The market for super funds is extremely competitive.Scammers take advantage of this by promising unrealistic benefits to acquire personal or account details. They are able to use this information to steal your identity or transfer your super to an account they can access.  Scammers can approach you in various ways. You could receive a phone call, email or be contacted online.  This is what you should be weary of:  Advertisements promoting early access to super Offers to ‘take control’ of your super Offers to invest your super in property Offers of quick and easy ways to access or ‘unlock’ super The best way to spot a scam is to know what the rules about your super fund are. Knowing when you can legally access your super will protect you from false promises. Additionally, the ASIC website lets you check if someone is licensed, if they are not licensed, more likely than not, they should not be trusted.  If you believe that you’re being targeted by a scam, then rather than simply ignoring approaches and not engaging, you should report the scam. You can do this by calling the ATO or completing the online complaint form on the ASIC website. 

Keep Reading...


How are investments taxed?

Posted on by KAW Accounting

Investment income needs to be included when conducting tax returns. This includes any income acquired through interest, dividends, rent, managed funds distributions and capital gains. The income yielded from investments is taxed at a marginal tax rate.  Individuals are able to claim deductions for the cost of buying, managing and selling an investment. However, the Australian Tax Office (ATO) provides rules about what an or cannot be claimed as a tax deduction.  The MoneySmart website has a simple and easy-to-use tax calculator that may give an indication as to what the annual tax will be. However, it is recommended that if an individual has a diverse portfolio that yields income from multiple sources, then should consult an accountant or advisor that can lead them through the process as it can become quite complex.  In order to minimise taxation on investment income, individuals should consider tax-effective investments which provide concessional taxation. These include superannuation and insurance bonds. 

Keep Reading...


PAYG instalments for business and investment income

Posted on October 29, 2020 by KAW Accounting

Pay as you go (PAYG) instalments are payments you can make throughout the year to avoid accumulating a large tax bill to pay at the end of the year. Making these payments is a great way to budget for income tax and keep a healthy cash flow.  To qualify for PAYG instalments, you must earn over a threshold amount from your business or investment income (also known as instalment income). The amount that you pay in PAYG instalments throughout the year will be offset against any owed tax for the entire year. But it is important to lodge your activity statements and pay all PAYG instalments before lodgment of tax returns if you want these to be included in your tax assessment.  There are two options for calculating and paying PAYG instalments: Instalment Amount: Simplest option which involves paying instalment amounts the ATO calculates based on relevant information.  Instalment Rate: You calculate the instalment amount using instalment rate provided by the ATO and your instalment income. Therefore, dependent on income as you earn it and not predetermined.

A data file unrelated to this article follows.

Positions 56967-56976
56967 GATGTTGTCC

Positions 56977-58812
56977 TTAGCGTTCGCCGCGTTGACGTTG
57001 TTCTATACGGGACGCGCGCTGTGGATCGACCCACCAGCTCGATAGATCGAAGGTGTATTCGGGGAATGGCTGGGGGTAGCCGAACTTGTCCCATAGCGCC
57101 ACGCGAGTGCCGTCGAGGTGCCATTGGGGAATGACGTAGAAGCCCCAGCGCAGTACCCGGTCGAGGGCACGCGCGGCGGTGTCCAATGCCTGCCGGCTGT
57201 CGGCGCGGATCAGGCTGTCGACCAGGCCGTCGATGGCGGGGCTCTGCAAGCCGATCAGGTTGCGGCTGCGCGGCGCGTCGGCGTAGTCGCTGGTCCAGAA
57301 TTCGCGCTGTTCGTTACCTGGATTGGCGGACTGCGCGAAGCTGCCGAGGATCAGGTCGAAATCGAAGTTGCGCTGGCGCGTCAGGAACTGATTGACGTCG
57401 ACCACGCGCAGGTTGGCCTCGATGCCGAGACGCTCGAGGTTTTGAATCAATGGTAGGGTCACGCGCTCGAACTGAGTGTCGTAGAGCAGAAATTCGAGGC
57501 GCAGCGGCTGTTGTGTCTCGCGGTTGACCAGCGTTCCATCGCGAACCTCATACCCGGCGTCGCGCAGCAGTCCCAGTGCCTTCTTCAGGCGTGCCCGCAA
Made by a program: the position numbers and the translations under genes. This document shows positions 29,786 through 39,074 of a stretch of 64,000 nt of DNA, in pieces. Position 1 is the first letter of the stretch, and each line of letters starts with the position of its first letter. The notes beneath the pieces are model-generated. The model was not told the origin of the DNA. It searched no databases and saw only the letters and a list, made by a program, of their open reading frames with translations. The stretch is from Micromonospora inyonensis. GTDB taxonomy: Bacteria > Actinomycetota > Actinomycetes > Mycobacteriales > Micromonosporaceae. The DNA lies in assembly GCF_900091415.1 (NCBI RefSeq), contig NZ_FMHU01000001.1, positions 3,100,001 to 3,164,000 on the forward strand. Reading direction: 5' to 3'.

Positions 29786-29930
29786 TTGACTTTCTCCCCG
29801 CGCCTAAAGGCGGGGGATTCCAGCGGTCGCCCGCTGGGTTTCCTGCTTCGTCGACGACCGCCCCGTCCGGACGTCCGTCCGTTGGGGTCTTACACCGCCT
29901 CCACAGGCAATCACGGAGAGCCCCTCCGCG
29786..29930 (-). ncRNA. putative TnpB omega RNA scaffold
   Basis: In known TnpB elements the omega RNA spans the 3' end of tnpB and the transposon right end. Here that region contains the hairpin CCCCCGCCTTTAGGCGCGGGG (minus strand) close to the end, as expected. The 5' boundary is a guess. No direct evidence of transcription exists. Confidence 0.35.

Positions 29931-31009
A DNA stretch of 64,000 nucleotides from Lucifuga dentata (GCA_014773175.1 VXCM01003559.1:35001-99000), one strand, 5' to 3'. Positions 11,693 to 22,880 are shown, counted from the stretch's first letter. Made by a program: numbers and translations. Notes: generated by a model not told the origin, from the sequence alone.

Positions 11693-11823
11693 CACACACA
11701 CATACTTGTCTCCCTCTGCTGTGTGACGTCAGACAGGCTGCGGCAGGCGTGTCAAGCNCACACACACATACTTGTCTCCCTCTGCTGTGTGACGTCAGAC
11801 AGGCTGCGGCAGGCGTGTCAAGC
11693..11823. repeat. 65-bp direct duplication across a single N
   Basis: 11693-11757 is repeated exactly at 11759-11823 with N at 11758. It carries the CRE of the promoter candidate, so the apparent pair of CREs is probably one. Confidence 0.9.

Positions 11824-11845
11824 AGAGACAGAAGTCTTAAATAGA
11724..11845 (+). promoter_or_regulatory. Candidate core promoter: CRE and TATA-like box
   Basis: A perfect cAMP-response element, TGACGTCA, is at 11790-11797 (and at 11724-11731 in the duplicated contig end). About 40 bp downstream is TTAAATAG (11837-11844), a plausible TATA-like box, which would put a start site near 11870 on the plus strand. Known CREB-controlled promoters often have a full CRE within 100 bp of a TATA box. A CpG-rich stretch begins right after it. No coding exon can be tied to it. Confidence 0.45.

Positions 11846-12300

Keep Reading...


First home super saver scheme

Posted on by KAW Accounting

The first home super saver (FHSS) allows individuals to save up for their first home in their super fund. The money saved in the super fund is taxed concessionally and therefore, individuals are able to save faster.  Individuals can make voluntary concessional (before-tax) or voluntary non-concessional (after-tax) contributions into their super fund. They can then apply for those contributions to be released. This also releases any earnings associated with those contributions.  This scheme can only be used by a first home buyer if both of the following apply:  They are living in the premises they are buying/intend to buy (when practicable) Intend to live in the property for at least 6 months within the first 12 months (when practicable to move in)  The eligibility criteria to participate in FHSS is as follows:  Make super contributions from any age BUT only request a determination or release of amounts after 18 years of age Never have owned a property in Australia (includes investment property, vacant land, commercial property, lease of land in Australia, company title interest in land in Australia) other than if there has been financial hardship as deemed by the Commissioner of Taxation. No previous request to the Commissioner to […]

Keep Reading...


kaw accounting associations kaw accounting associations

Free consultation

Finding an accountant that is the right fit can be difficult. We offer a one-hour free initial consultation to all new clients and interested parties seeking financial advice or wishing to find out more about the services we provide. This is your chance to find out what we can do for you before making any long term commitment. We look forward to assisting you with any financial, taxation or compliance needs.